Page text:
Jillian has the seemingly perfect suburban life with a supportive husband and a cute toddler that she gets to stay home with. But underneath the facade, she’s dying. Slowly withering away trying to keep up the perfect-wife-and-mother act. She can’t help but think what her world would be like if she had stayed with her ex-boyfriend, Jack, instead of leaving him behind seven years ago. And then she gets her chance to find out.
This book followed the very predictable path of second-chance books/films, with the main character going back in time and do things over with 20/20 hindsight. Like all second chance plots I’ve seen/read, Jillian of course ends up realizing that she’d rather be with her husband and child than with her ex. She has to work to move back forward in time. There were some surprises with that, but nothing huge.
This was exactly the kind of book I needed right now. Down to earth, homey, feel-good, warm and fuzzy. I was happy with it, though to be completely honest, it probably won’t stick with me on a permanent basis. There was nothing earth shattering or anything. It was just a nice quiet book for me to read.
It did discuss one thing that really struck me on a more personal level, though. One of the things Jillian has a second chance at is getting to know her mother, who abandoned her family when Jillian was nine. There’s a lot of discussion about the sacrifices women tend to make as mothers, and what happens when the pressure becomes too much (because really, isn’t Jillian’s popping back 7 years in the past just as much as an abandonment of her daughter?). Honestly, motherhood and being a stay at home mom is probably the hardest thing I’ve ever done, especially when my three boys were younger. There have been moments when I’ve been tempted to just leave. Thankfully, I’ve always managed to keep a grip on myself and figure out how to alleviate the pressure in order to stay. But it’s been hard. I know it will keep being hard. I know that I can’t not do things for myself. I can’t try to be the perfect mom. That would just kill me. Some people don’t understand, but that’s simply what I have to do to survive and keep my family in tact, which is what’s most important.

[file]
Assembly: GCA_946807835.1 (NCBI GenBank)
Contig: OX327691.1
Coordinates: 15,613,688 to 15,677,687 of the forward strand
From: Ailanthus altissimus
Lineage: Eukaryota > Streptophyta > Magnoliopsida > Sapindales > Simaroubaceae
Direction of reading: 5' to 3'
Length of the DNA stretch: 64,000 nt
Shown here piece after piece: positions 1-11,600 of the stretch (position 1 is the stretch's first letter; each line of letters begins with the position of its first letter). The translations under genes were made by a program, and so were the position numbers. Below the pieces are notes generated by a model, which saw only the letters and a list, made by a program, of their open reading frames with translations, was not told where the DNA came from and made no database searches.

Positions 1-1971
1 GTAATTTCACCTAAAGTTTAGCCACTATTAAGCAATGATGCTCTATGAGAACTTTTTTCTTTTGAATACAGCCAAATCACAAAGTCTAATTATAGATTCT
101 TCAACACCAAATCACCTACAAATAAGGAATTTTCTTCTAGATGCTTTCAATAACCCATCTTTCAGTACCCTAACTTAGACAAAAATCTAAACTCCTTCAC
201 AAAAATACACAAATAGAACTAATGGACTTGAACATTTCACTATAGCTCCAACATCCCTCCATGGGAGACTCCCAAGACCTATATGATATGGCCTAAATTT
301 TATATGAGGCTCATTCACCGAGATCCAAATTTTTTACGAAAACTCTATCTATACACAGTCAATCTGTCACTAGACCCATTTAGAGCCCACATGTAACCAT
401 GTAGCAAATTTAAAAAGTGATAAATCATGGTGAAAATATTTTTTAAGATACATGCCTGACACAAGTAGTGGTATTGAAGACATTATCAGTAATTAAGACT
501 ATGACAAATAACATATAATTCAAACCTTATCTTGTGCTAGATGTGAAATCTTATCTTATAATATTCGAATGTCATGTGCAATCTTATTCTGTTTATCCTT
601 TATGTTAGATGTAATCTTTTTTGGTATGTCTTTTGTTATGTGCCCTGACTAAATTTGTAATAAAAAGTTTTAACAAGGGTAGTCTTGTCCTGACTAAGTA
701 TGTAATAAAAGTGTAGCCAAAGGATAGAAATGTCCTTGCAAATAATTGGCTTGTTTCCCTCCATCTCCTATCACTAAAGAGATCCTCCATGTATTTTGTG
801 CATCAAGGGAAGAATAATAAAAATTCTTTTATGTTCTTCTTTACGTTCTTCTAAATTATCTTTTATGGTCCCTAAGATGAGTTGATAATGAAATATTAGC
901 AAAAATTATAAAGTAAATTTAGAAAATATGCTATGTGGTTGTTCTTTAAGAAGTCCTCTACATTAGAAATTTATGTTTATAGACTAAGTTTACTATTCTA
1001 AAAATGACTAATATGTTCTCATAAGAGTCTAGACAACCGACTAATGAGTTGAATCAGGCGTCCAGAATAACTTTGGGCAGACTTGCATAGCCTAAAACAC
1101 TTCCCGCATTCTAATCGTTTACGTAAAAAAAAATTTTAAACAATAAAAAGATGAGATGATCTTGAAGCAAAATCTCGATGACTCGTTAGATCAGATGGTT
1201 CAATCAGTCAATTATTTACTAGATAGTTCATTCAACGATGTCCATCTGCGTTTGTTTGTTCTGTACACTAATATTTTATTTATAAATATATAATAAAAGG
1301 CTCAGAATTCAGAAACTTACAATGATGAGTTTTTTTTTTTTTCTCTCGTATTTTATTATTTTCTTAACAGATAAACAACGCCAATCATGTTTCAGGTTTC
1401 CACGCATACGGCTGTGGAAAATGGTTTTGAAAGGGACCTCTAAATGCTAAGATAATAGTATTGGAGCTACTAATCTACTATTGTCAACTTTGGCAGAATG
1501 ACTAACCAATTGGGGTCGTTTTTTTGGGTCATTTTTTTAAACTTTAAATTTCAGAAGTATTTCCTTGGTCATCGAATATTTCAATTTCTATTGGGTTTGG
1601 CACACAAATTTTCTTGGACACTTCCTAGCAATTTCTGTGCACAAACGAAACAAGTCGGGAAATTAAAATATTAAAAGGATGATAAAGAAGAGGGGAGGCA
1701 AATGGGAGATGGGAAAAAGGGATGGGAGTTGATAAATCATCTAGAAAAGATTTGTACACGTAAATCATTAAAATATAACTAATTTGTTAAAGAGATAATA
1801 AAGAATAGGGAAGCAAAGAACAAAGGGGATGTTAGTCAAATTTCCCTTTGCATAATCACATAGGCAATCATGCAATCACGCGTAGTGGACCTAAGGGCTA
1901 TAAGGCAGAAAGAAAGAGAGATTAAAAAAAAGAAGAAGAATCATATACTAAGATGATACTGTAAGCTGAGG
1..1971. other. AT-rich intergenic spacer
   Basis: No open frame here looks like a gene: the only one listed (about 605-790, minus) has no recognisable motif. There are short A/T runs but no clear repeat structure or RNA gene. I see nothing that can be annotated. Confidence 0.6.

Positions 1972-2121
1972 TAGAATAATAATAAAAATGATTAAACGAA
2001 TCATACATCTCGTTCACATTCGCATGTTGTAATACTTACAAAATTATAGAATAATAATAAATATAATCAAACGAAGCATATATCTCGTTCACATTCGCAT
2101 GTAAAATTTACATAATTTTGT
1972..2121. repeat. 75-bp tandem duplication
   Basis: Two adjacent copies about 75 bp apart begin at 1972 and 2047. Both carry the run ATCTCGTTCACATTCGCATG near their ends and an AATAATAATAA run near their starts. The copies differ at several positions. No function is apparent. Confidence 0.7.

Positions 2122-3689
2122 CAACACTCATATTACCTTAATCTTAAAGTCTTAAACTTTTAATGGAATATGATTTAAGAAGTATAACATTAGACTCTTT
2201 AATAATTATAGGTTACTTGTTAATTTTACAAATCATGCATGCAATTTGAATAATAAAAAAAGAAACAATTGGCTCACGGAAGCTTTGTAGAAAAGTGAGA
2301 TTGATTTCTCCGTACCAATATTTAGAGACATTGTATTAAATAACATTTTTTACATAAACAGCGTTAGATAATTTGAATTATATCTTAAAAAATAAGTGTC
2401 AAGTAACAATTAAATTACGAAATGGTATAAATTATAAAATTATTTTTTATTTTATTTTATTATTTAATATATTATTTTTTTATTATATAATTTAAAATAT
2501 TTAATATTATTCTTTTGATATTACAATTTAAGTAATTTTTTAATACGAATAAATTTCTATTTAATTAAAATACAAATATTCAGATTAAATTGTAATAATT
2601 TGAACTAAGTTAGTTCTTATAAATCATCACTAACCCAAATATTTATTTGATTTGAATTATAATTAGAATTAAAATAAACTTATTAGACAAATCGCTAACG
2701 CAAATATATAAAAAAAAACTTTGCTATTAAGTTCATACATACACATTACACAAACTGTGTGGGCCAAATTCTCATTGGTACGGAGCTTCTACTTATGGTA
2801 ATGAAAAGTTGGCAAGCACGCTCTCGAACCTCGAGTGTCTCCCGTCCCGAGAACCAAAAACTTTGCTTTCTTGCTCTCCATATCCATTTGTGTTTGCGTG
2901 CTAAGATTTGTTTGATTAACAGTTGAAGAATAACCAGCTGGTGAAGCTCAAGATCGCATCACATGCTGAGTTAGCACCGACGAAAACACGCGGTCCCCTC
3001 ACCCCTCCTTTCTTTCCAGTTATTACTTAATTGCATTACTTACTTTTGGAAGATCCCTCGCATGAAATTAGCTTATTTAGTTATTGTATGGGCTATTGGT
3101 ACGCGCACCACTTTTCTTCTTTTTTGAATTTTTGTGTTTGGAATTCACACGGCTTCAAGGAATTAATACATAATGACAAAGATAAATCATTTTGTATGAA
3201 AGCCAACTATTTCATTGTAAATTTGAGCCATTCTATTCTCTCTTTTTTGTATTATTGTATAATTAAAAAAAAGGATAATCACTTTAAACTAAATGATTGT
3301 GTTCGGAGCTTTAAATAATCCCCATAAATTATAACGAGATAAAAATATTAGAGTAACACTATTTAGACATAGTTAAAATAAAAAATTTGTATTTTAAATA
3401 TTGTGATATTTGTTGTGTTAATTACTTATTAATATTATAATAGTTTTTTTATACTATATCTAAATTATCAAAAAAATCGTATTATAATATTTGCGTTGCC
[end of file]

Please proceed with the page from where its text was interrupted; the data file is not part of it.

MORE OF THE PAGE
Mothers who abandon their families are always looked on as monsters, but I feel sorry for them because I have stood at that teetering point of decision before. I know how hard it is, and I know it’s not because of any lack of love they have for their children. Abandonment is terrible, and leaves behind terrible consequences, but I personally can’t blame the mother too much. I feel her pain. I wish I knew how to make mothers out there know that they don’t have to sublimate themselves for their children. They don’t have to stop living. They do have to be responsible, of course, but being responsible does not mean being perfect or living up to any particular media-fed, societal, or cultural standard. They do not cease to exist just because the children are born, and if they treat themselves as such, they will slowly be bent down into nonexistence. And that’s bad. Bad bad bad.
But enough. That part of the book struck a personal chord with me, while the rest was just cozy. I don’t regret reading it. It was exactly what I was looking for.